Dry and reedy or sweet and rounded

Dry and reedy or sweet and rounded

I am trying out two flutes - both are great. Both 5 piece (inc tuning slide) and made of African blackwood. One is barrel type and the other has bulbous joins for the bottom two pieces.

The bulbous flute seems to be slightly more dense wood than the barrel type - and creates a sweet, rounded tone.

The barrel-type creates a slightly dryer more reedy tone, and seems to takes a little more warming up to get to going if you know what I mean.

This is probably a matter of personal preference, but does anyone have an opinion or thoughts on which type of flute I should go for if the decision were based just on the difference in tone (Sweet and rounded or dry and reeded)?

Thanks

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Re: Dry and reedy or sweet and rounded

Another difference is that on the flute that seems to create a sweeter less reedy tone, I seem to be able to hit the 3rd octave notes easier.

Does anyone know if there is correlation between difference in tone and the ability to hit higher notes more easily?

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Re: Dry and reedy or sweet and rounded

Is the "dry and reedy" one a Pratten style and the "sweet and rounded" one a Rudall&Rose style?

As you said, it is a matter of personal taste.
That said,
I think a good flute should let you the opportunity of playing either ways.
I would go for the flute that is easier to get a nice tone and volume with.

I can play reedy just by reducing the airstream and focusing it on the right spot (that’s how I play most of the time). Or I can play in a sweeter way by releasing the pressure and opening the space between my lips.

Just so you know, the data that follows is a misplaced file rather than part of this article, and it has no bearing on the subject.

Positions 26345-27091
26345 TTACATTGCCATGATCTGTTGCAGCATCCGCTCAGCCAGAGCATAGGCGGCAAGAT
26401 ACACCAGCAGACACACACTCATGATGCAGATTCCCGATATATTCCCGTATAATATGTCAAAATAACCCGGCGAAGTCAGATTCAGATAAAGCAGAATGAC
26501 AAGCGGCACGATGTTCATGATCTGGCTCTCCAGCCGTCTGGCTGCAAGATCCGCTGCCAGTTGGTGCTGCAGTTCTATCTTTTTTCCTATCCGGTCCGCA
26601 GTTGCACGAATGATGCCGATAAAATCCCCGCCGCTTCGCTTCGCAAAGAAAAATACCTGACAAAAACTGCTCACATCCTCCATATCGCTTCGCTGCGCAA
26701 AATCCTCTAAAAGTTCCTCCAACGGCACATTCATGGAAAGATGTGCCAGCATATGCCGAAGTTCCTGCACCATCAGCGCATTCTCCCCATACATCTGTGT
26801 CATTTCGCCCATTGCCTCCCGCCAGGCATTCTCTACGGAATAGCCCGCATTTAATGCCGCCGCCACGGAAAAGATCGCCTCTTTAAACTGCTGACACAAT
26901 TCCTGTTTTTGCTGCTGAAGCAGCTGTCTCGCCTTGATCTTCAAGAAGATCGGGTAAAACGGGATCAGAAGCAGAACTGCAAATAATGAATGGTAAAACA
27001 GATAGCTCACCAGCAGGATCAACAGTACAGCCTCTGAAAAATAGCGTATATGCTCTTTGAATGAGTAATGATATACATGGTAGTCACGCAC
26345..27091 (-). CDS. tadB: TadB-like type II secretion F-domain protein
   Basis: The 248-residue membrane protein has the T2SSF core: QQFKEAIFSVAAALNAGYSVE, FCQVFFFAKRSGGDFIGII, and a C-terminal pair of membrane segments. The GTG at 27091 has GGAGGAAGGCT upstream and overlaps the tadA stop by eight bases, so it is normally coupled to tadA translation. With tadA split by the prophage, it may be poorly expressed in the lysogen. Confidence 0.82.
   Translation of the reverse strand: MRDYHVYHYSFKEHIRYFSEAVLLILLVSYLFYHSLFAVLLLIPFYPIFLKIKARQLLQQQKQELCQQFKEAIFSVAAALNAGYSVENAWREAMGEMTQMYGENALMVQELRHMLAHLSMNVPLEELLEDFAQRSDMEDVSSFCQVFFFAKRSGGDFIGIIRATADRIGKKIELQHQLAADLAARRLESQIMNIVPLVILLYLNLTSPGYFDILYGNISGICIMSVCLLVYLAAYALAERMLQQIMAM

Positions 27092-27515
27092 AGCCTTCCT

My flute sits somewhere between Praten and Rudall.

Re: Dry and reedy or sweet and rounded

Both Rudall and Rose

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Re: Dry and reedy or sweet and rounded

"Does anyone know if there is correlation between difference in tone and the ability to hit higher notes more easily?"
There is, some makers "sacrifice" the third octave to get the tone they’re looking for in the first octave.
It has been discussed here https://thesession.org/discussions/26597

Re: Dry and reedy or sweet and rounded

Dry and reedy should be up to you. I wouldn’t want that quality by default.

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Re: Dry and reedy or sweet and rounded

You can’t get too dry and reedy for my tastes. But that’s my taste.

Re: Dry and reedy or sweet and rounded

I’d go for dry and reedy one, if I were looking for a flute for ITM. Opposite for French & Baroque.

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Re: Dry and reedy or sweet and rounded

The choice is entirely up to you. Without any preconception of which sound is " best," choose the one that speaks to you. 🙂

Re: Dry and reedy or sweet and rounded

I’ve seen musicians get a reedy tune out of a flute that I play more sweet/rounded, so I believe it is mostly a choice and a skill. But, also some flutes might encourage reedy and others sweet.

Maybe the question is whether the flute provides a more malleable tone - one that you can make reedy or not as you desire.

Re: Dry and reedy or sweet and rounded

I would definitely go for the flute which lets me produce a wider range of tones. If a flute will play well with a lot of different approaches then I can usually find any particular tone quality that I want. The technical name for these flutes is "good flutes".

One of the most important qualities is responsiveness - do you feel you have to fight the flute to get sound out of it or does it spring to life before your lips with the slightest of encouragement? Also, how quickly will it move from one note to another? Try doing DEDFEGDADBDAEGEFEDE in both octaves with no articulation.

And if you really want to judge the flute on the sound you get out of it right now then record yourself and listen to that. What you hear while playing can be deceptive.

Having a good in tune third octave is important - the overtones are an important part of the tone of the lower notes too. This doesn’t mean that you automatically know which is the best third octave fingering for that flute either - almost all of them require some experimentation to find what works best. I have a (several) flute with a good third octave and a good lower octave, so I am not a particular believer in the "sacrifice" theory.